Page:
World Book Day… and a Womble

So, today was World Book Day in the UK and Ireland – a UNESCO-organised day to promote reading, publishing and copyright around the world…

World Book DayAs part of the many events organised for it around the country, thousands of children were expected to tune in to ‘The Biggest Book Show on Earth’ this morning to watch some of their favourite authors and illustrators celebrate reading. It was a live event in London streamed to 40 cinemas in the UK, with such popular figures as Tony Robinson, Anthony Horowitz and Shirley Hughes taking part. The hour-long event was also made available online to watch at home or in schools – and if you missed it (like me!) you can watch it again here from tomorrow.

Along with the show – which the World Book Day charity are hoping will have reached 750,000 children around the country – other events have been taking place to mark the day, such as author signings in bookstores, book fairs, storytellings and such quirky events as a book-making workshop and even a Giraffes Can’t Dance-a-thon in Woolwich.

But perhaps one of the highlights every year is the fancy dress that takes place around the country, where school teachers and children (and anyone who simply feels like it) dress up as their favourite book characters… This photo gallery on the guardian website shows some of the efforts made around the country today by teachers and, I’ve got to say, I especially like Roald Dahl’s Mr Twit’s beard!

So, I thought I’d take inspiration from World Book Day’s decision to broadcast via the web this year and take part myself by adding my own photo to the collection… Here’s one of me at my publishing course’s awards ceremony last year, dressed up as one of my favourite characters – a Womble!

A Womble of Wimbledon

I hope everyone taking part today had a great day.

It’s the little things…

I came across a collection of Shirley Hughes’ Alfie books in Waterstones the other day, which brought a smile to my face – as they manage to do every time I see them. Seeing the classics there on the shelf next to The Wind and the Willows and beautifully bound copies of Peter Pan made me wonder about what made these books so successful.

Alfie by © Shirley HughesI remember being so captivated by Alfie Gets in First as a child, and to this day have held on to my copy of Alfie’s Feet and another of Shirley Hughes’ titles – Lucy and Tom’s Christmas – which still sit proudly on my bookshelf. But the success of a book wasn’t something I was aware of at that age. I didn’t read and re-read them over and over again because they were so popular – neither was I likely to know whether or not my friends a few doors down from me were enjoying having the same books read to them at night. All I knew is that there was something magical about opening those books and following the words and illustrations through to the end, until I was able to do so all on my own.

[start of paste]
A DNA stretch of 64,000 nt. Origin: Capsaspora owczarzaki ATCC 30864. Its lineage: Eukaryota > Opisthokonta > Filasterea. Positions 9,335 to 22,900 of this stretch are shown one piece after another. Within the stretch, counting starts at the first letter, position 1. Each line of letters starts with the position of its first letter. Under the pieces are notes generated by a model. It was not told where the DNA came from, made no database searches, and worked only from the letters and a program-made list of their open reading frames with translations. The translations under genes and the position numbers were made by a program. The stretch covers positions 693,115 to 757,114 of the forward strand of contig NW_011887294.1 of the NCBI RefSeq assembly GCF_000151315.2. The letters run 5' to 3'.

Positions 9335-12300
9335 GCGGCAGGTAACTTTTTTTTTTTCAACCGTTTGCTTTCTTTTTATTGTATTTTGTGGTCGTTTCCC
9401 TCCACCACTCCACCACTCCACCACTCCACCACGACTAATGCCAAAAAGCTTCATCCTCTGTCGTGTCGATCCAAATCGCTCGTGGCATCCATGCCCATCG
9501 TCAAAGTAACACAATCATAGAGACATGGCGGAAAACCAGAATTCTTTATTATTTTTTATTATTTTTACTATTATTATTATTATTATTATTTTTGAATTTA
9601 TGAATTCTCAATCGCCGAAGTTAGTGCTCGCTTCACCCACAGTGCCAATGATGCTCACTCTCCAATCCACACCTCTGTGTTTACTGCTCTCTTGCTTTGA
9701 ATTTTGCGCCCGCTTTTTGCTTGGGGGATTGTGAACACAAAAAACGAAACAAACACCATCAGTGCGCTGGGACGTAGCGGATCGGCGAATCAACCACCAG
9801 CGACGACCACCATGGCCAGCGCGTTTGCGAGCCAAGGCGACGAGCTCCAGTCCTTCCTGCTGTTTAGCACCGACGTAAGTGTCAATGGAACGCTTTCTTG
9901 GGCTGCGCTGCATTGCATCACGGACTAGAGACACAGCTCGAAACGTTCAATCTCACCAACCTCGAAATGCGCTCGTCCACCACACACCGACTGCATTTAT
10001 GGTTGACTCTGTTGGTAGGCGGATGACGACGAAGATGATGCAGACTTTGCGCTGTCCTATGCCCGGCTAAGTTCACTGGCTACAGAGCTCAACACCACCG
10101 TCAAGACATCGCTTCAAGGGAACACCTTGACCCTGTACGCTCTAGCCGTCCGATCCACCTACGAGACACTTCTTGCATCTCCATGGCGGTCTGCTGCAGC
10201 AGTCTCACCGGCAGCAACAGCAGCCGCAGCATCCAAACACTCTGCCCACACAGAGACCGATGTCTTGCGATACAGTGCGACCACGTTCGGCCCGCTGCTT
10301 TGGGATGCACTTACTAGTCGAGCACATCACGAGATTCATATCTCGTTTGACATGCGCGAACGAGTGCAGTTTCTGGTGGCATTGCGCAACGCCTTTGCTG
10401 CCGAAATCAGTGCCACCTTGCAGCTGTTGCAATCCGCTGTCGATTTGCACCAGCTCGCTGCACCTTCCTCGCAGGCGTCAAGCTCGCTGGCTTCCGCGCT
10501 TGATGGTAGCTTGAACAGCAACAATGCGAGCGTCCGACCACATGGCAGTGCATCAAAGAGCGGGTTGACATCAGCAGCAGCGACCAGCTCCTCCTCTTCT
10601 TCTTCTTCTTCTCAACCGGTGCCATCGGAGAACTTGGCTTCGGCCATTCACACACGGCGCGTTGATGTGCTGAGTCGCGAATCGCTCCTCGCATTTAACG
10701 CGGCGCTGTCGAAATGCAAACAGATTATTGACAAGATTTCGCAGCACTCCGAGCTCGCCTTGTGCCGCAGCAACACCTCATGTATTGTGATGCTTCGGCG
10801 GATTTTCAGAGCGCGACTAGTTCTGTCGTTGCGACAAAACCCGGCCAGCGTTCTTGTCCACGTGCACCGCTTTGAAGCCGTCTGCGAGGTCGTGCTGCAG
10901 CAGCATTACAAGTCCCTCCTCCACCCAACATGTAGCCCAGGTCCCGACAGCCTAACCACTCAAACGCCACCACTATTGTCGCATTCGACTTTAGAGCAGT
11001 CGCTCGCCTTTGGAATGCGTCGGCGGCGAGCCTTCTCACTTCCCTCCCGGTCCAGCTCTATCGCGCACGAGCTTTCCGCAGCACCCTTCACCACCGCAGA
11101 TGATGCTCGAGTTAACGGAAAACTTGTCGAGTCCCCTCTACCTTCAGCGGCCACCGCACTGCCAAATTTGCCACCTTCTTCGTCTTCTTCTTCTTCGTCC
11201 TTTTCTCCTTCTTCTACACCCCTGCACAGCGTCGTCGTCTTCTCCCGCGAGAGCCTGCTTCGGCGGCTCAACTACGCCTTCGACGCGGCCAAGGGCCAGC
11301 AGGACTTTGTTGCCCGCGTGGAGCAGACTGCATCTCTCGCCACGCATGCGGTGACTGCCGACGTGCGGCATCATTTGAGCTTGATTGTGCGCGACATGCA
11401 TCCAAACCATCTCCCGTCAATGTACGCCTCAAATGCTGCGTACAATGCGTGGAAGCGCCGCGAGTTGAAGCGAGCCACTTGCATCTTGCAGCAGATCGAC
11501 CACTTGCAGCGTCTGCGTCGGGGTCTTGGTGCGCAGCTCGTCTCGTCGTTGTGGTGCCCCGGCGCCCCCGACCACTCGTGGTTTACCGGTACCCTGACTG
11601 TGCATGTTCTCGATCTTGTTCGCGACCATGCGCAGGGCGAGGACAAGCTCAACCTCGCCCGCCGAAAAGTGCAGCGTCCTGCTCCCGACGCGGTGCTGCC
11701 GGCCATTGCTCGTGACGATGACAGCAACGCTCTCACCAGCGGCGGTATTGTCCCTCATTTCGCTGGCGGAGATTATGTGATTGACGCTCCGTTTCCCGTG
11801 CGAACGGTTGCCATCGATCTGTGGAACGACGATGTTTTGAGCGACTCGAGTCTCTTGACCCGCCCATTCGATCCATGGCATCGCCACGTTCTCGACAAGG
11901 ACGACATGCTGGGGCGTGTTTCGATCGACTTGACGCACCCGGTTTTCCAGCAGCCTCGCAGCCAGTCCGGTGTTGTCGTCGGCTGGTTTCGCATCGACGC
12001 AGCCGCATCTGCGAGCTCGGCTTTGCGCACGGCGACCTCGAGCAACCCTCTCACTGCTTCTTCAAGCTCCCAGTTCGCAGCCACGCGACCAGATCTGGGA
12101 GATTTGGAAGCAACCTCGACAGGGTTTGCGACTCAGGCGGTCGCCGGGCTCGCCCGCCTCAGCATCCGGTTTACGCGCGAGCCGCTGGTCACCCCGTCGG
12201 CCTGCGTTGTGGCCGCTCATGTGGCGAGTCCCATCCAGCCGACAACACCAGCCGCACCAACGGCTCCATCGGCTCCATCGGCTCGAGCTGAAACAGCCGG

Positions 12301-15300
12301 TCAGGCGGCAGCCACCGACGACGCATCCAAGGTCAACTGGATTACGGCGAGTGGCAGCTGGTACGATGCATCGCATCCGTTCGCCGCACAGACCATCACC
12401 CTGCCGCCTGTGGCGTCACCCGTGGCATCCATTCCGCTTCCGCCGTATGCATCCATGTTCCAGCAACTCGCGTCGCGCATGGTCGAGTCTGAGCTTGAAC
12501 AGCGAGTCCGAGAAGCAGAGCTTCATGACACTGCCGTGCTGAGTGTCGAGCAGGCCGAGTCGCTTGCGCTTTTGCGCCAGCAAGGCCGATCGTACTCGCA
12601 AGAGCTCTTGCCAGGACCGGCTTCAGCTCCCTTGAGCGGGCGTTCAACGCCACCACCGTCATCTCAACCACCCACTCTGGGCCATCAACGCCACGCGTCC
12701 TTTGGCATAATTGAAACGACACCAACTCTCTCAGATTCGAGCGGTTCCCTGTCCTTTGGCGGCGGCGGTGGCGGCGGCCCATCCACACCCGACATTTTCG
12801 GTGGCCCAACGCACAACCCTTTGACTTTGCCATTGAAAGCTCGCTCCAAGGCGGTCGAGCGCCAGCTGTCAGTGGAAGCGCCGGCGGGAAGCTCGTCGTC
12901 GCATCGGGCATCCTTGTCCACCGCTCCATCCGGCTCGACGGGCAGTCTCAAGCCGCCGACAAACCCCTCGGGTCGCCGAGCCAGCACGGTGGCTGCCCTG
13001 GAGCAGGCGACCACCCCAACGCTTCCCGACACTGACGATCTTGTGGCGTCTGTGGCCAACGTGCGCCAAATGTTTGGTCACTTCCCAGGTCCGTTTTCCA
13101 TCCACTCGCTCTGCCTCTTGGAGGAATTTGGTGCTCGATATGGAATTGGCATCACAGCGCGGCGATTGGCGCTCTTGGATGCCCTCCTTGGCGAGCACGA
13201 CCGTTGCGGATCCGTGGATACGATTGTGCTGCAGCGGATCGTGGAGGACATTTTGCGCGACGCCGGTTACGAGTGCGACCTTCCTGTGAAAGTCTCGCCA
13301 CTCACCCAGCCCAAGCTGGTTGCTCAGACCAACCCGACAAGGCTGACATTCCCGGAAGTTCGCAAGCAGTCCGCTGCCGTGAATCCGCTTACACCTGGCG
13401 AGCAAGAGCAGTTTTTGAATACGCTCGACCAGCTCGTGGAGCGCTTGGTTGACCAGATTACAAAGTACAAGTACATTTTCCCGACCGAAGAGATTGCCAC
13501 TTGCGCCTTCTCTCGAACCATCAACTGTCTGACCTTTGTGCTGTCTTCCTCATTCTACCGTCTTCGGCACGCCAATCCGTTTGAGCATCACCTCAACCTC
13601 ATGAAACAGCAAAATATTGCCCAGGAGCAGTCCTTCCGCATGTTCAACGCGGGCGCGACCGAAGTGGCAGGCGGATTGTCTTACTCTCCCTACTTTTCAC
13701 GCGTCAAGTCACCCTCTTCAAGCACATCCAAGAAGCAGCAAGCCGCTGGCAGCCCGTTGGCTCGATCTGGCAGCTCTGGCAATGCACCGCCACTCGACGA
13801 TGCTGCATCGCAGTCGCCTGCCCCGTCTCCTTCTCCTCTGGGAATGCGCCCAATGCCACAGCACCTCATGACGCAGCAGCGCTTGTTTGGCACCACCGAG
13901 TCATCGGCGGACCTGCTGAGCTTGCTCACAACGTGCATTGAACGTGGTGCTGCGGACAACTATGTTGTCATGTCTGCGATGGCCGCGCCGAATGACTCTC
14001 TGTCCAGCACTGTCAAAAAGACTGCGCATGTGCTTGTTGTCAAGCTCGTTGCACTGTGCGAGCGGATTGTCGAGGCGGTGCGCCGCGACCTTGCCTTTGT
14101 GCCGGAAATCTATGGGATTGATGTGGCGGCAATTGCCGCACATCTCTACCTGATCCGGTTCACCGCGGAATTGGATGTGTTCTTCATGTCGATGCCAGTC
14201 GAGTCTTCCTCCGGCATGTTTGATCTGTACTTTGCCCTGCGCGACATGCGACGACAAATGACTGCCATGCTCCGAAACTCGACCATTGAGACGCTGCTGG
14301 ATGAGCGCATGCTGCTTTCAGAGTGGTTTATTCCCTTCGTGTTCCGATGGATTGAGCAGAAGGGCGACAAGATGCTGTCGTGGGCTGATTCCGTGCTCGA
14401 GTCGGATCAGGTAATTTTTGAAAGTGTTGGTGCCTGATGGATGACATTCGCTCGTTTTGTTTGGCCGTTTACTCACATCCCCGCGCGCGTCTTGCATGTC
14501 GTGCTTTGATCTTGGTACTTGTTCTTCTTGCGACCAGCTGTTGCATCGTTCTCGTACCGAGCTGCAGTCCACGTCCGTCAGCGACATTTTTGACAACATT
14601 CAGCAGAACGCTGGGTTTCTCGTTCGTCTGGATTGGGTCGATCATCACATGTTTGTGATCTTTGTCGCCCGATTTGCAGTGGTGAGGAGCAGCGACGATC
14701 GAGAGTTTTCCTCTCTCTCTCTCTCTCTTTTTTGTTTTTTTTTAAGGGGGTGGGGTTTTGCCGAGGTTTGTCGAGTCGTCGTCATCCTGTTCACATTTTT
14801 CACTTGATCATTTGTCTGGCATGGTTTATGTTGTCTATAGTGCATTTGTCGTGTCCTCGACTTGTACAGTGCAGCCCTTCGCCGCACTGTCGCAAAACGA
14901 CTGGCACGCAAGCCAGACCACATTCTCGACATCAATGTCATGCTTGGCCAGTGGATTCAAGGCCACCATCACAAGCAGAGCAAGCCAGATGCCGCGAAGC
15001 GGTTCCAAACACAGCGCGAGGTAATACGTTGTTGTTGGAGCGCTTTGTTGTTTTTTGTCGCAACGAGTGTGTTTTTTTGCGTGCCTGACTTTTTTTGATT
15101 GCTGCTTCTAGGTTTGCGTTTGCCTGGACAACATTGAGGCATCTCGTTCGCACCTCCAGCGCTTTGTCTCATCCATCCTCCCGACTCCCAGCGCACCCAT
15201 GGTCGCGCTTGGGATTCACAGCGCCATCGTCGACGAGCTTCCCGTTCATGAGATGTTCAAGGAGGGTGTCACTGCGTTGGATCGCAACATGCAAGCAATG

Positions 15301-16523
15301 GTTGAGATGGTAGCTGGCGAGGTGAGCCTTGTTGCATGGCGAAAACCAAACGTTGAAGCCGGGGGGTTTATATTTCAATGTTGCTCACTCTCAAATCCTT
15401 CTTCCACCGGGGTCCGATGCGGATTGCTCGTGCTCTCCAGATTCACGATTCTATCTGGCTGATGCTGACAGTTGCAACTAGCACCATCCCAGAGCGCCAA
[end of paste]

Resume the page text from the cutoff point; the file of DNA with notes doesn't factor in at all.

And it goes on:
Of course, my parents might have known about the success of the books and picked up the copies after hearing good things about them; they might have been urged to buy them through some clever marketing strategy, or they might simply have liked the look of them on the shop shelf – there are many reasons for choosing a title for your child. But it’s what made me so attached to them after they first landed on my lap that mesmerises me. What is it about these books…?

I hardly know the answer – if a straightforward formula existed for ensuring the success of a picture book then the publishing industry would be a very different place. But I thought this article on the Guardian website, from as far back as 2005, got quite close.

In the article, Jane Richards considers not only why her children might enjoy the books so much, but also why she herself still enjoys reading them. As she puts it, Shirley Hughes seems to have ‘an instinctive understanding of the mind of the pre-schooler’:

‘It’s all about the “little things” that dominate their lives. It’s about realising your new wellies are the wrong way round when you’re out splashing in puddles; it’s about getting locked out of the house with your mum when you’ve been shopping and are tired and hungry; it’s about hearing a dripping from the attic that turns out to be a burst pipe when Mrs MacNally’s Maureen from over the road is babysitting for you; and it’s about going to a birthday party for the first time without your mum.’

IMG_20160614_160026I couldn’t have worded it better. Books are there to not only inspire, teach and nurture a child’s imagination, but also to help them understand the world immediately around them. And I think the latter is what Hughes does best. As I grew older, I held on to those books, and they were always there to remind me of the ‘little things’, even when I thought I understood everything so well.

Thinking about it got me wondering about the pressure put on publishers to compete with the distraction of new technology nowadays. At a time where the industry is adapting and experimenting, it might be more important than ever not to lose sight of the fact that the simplest stories are sometimes the most memorable.